At DRC, many grand crus were devastated including Montrachet, Batard-Montrachet, Echezeaux and Grand-Echezeaux. At Domaine Rousseau, two-thirds of Chambertin grand cru grapes were lost to frost. Domaine Tremblay lost 90% of the crop from their Chambolle-Musigny vineyard. There is so little Montrachet grand cru that six domaines came together to make just two barrels of Montrachet. The domains include: Comtes Lafon, Leflaive, de la Romanée-Conti, Lamy-Pillot, Guy Amiot and Fleurot Larose.
While the frost received all the attention, what was less discussed but just as traumatic to the quality and quantity of the 2016 vintage was the rampant mildew. According to Cyrielle Rousseau of Domaine Rousseau, “the mildew attack in 2016 throughout the year, but especially in June and July, was spectacular!” Cecile Tremblay of Domaine Tremblay agrees, “I have never seen such constant mildew attack in my wine life; I didn’t even know it was possible! The 2016 vintage was really really tough – it was mentally and physically hard. I was out there in the vineyards all the time since treatment by machines were not always possible.” At DRC, the fight against mildew lasted until mid July “without any break (on weekends if necessary).”
Much has been written about the 2016 vintage in Burgundy since the beginning of this year when the wines began circulating in the market. The one overwhelming sentiment by winegrowers, journalists, buyers and consumers has been of surprise. The winegrowers seem just as surprised as the writers who came to visit at the end of 2017 with their battle-scarred memories of the vintage that made them work harder than any other recent vintage to salvage what nature had not taken away.
When I returned to Burgundy in January 2018 to taste the 2016s in barrel just before bottling, the feelings about the vintage had changed completely. Romain Taupenot of Domaine Taupenot-Merme said he was very happy with how the wines were evolving in barrel, “It was a constant battle [against mildew] but with such low yields from the frost and mildew, the ripeness in the grapes came quickly and easily.” At Domaine de la Romanee-Conti, the grapes that arrived from the vineyards were “perfectly healthy” according to Bertrand de Villaine. At DRC, “2016 is a year of extremes that cannot be compared to any other one…[a year] that took us from the perspective of a total defeat in Spring to a victory that ranks 2016 among the most perfect vintages of these last years.”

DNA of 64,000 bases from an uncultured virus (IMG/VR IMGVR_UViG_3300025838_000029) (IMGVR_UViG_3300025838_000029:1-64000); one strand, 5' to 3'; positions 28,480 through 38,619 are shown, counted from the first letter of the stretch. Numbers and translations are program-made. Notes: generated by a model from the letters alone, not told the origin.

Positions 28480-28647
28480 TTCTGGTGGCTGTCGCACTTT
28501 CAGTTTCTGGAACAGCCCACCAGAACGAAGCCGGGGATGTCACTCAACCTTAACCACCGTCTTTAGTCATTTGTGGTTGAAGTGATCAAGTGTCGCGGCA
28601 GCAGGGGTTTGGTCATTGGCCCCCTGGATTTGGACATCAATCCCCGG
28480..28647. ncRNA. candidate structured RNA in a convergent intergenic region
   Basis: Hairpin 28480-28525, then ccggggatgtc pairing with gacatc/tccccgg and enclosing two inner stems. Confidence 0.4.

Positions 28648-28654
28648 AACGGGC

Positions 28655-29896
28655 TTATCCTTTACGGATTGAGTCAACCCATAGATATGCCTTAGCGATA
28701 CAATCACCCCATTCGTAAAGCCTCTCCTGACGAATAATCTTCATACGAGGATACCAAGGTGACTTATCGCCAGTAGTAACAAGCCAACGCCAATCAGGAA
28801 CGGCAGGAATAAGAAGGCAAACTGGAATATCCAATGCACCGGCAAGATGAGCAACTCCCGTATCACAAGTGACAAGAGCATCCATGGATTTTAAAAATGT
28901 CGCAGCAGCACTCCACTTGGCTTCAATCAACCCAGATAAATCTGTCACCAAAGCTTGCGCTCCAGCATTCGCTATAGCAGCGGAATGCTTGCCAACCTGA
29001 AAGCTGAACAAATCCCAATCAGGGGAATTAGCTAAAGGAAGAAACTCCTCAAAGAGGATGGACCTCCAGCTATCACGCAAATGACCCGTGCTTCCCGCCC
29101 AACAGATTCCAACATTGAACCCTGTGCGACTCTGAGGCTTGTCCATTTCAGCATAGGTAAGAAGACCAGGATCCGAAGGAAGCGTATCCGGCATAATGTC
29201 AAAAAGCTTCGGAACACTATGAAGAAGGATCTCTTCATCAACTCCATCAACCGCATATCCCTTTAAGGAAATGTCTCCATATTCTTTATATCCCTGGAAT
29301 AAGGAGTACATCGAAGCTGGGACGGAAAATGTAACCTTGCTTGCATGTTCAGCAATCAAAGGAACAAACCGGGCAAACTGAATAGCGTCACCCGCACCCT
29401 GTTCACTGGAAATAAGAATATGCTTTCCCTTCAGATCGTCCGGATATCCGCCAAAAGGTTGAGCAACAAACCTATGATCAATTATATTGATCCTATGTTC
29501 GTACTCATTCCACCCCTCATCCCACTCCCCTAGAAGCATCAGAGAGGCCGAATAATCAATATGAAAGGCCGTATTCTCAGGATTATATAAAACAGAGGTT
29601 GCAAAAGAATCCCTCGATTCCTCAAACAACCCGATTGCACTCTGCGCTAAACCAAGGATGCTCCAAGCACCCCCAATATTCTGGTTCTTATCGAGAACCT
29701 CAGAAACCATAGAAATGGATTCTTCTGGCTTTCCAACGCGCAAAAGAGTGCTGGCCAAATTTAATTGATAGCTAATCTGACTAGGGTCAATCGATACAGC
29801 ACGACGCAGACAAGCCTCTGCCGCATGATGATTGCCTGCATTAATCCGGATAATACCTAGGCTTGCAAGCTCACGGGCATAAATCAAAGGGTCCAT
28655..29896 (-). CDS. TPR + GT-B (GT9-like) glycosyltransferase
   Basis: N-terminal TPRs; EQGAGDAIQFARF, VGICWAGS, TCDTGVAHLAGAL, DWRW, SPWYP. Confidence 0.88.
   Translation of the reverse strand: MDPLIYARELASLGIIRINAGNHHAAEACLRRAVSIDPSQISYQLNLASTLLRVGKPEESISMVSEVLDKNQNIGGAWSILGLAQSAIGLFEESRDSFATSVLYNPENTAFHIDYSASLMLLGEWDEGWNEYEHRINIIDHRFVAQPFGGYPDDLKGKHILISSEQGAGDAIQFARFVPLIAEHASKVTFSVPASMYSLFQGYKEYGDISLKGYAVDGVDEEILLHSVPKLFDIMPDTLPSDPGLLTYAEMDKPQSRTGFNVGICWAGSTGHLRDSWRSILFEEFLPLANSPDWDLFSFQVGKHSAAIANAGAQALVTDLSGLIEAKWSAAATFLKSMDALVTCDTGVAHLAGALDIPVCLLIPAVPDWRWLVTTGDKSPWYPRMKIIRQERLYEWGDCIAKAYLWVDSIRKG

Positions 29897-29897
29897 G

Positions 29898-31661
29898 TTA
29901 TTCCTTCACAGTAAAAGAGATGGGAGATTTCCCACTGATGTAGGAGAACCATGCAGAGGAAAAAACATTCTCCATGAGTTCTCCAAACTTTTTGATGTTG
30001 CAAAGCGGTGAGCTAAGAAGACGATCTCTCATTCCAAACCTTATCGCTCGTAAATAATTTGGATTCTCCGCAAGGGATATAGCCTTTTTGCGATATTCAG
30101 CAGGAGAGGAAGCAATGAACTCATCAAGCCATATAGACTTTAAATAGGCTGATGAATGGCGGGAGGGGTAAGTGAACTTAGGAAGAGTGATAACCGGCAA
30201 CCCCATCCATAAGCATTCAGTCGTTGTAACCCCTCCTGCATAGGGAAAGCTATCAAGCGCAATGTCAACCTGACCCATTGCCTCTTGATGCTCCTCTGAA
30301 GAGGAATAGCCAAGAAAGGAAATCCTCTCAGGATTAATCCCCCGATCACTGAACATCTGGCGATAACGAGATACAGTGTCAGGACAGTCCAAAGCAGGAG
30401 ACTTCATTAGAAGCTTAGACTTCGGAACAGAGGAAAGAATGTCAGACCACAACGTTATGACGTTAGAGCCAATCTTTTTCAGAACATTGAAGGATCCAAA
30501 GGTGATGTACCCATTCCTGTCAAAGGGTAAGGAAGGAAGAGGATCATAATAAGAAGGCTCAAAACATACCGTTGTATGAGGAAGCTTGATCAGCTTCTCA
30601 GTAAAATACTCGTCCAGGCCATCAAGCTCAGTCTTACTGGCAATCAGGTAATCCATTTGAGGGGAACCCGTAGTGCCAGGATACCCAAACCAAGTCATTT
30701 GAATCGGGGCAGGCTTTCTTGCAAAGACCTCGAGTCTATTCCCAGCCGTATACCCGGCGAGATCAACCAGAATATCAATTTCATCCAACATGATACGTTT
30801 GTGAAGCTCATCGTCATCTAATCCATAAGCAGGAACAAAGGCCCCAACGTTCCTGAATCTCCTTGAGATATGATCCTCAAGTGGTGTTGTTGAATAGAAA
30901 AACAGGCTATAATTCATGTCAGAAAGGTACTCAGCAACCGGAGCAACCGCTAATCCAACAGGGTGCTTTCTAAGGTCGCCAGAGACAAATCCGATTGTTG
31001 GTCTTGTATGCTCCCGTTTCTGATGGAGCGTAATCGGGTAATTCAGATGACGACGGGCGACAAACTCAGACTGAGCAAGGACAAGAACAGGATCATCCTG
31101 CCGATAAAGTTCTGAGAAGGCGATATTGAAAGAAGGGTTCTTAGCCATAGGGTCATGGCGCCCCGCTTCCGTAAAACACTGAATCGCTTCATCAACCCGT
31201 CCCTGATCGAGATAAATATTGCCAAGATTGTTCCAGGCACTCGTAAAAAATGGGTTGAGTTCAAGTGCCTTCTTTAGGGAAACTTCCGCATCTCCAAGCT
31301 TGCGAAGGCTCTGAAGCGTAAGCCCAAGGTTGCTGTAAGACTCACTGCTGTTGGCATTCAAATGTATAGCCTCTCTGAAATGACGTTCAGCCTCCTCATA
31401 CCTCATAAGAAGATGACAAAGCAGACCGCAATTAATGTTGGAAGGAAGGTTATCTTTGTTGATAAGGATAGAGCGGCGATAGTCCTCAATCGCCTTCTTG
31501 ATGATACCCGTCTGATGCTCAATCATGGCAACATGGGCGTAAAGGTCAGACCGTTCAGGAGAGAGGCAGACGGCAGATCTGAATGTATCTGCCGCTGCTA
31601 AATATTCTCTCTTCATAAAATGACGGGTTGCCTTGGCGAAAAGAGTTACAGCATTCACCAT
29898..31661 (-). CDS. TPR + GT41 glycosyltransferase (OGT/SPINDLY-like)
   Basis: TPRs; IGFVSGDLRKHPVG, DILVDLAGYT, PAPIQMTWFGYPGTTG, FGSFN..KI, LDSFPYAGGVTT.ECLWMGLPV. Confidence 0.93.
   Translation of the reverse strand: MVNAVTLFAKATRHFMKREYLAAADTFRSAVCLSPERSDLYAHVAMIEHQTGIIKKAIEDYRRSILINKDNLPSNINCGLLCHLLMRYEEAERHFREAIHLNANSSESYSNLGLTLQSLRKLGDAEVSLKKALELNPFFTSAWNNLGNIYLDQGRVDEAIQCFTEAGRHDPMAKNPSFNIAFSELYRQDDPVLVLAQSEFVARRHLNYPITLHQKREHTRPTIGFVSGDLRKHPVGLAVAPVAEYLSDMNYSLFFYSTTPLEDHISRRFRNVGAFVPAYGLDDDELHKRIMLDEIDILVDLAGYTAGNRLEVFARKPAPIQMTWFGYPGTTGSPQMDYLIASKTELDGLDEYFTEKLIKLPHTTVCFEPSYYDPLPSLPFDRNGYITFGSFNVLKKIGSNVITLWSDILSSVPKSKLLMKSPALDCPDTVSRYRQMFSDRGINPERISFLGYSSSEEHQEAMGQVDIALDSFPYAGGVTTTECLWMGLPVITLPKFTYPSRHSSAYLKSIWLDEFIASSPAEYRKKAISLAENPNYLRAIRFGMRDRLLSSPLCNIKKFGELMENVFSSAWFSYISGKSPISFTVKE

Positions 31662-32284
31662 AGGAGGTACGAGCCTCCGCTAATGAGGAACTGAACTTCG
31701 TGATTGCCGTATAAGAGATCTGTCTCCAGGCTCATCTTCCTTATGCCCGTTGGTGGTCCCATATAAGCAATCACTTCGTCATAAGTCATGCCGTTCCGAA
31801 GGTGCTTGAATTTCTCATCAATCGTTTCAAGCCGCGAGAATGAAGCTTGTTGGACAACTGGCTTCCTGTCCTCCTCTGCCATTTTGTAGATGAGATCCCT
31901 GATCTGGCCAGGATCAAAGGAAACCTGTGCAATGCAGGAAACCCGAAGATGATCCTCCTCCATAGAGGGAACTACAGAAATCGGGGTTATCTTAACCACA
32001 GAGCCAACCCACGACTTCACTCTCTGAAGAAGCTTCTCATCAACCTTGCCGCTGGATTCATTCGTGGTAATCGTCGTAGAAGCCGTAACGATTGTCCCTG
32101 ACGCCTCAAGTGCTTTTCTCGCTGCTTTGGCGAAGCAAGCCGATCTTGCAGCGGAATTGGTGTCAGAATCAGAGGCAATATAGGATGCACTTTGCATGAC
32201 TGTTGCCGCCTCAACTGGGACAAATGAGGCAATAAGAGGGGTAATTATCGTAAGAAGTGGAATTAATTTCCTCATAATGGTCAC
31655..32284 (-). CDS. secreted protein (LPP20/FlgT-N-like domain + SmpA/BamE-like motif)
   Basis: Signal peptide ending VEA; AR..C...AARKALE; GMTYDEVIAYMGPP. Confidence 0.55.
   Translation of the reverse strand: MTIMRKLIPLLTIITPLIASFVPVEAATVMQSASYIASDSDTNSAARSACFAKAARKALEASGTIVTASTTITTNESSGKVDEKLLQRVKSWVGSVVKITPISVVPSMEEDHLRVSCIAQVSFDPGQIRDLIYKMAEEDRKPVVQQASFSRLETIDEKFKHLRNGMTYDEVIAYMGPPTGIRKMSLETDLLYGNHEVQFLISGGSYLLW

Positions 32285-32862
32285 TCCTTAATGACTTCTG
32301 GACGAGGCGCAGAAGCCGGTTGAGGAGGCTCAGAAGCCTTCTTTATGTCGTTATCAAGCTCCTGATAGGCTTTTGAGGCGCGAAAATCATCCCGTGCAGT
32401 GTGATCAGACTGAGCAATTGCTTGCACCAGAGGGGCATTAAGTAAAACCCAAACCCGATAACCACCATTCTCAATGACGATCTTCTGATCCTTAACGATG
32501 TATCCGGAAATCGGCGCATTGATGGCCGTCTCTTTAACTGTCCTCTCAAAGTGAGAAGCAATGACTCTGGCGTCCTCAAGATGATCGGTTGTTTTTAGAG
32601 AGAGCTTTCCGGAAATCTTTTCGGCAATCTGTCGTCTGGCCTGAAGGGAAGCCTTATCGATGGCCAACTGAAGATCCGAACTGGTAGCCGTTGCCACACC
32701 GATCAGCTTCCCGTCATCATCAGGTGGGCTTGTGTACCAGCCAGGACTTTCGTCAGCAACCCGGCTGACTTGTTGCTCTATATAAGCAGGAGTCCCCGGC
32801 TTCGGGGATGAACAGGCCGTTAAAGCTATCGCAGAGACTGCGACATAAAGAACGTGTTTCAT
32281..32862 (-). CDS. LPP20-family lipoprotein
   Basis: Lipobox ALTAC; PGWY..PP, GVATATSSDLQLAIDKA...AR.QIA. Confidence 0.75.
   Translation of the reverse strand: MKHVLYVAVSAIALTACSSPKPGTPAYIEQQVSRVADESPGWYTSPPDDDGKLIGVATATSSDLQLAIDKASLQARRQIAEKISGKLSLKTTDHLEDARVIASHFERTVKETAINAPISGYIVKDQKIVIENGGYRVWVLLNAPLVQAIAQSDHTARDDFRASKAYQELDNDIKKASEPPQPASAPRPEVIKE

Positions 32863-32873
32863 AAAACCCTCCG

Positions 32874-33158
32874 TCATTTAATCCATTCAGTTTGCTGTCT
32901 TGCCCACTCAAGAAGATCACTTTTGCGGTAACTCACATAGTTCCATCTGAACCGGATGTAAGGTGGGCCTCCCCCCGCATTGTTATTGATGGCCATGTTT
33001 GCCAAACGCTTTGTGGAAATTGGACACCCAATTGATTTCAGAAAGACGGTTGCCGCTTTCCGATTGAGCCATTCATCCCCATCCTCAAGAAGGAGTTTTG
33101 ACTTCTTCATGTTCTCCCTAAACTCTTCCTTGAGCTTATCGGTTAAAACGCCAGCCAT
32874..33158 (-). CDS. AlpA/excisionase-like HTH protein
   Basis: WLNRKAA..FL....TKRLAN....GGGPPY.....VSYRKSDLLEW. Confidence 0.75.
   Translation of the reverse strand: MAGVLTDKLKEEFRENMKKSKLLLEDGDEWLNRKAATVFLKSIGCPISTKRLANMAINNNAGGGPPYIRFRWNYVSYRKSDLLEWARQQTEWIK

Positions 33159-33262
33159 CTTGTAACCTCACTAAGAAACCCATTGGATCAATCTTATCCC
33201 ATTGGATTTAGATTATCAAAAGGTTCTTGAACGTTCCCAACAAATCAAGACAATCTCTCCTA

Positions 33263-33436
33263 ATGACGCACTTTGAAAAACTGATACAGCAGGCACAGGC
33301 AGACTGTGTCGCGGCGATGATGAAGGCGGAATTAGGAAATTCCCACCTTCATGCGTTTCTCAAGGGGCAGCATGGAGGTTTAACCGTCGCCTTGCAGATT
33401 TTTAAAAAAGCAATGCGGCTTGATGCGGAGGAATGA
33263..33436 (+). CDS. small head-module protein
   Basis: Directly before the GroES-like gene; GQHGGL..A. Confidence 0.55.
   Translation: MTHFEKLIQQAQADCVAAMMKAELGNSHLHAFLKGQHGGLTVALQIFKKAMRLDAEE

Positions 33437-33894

What many of the 2016 wines revealed in the glass was more about the effort and work to salvage what little was on the vines rather than the difficulties of the vintage. In short, the wines from the top producers are delicious. It is difficult to compare this vintage with others since it is impossible to generalize about a vintage that affected each grower and each vineyard differently, what one can say is that it is a vintage where the hand and effort of the grower is most evident – in the wine’s purity and ability to express its terroir. As always, Burgundy is about following the grower rather than the vintage or the appellation but in 2016, this is truer than ever.
Fortunately, the prices from the 2016s are not higher than the 2015s, which were widely acclaimed and of a different style altogether. I like the 2016s very much because of their vibrancy, clarity and detailed flavors. These are not big wines and they lack the plump, friendliness of the 2015s, but over the long terms, this is a vintage I would like to follow because the top wines have longevity. The biggest challenge will be in getting an allocation of these rare beauties. As the local wine body, BIVB, declared, “Every grape counts.”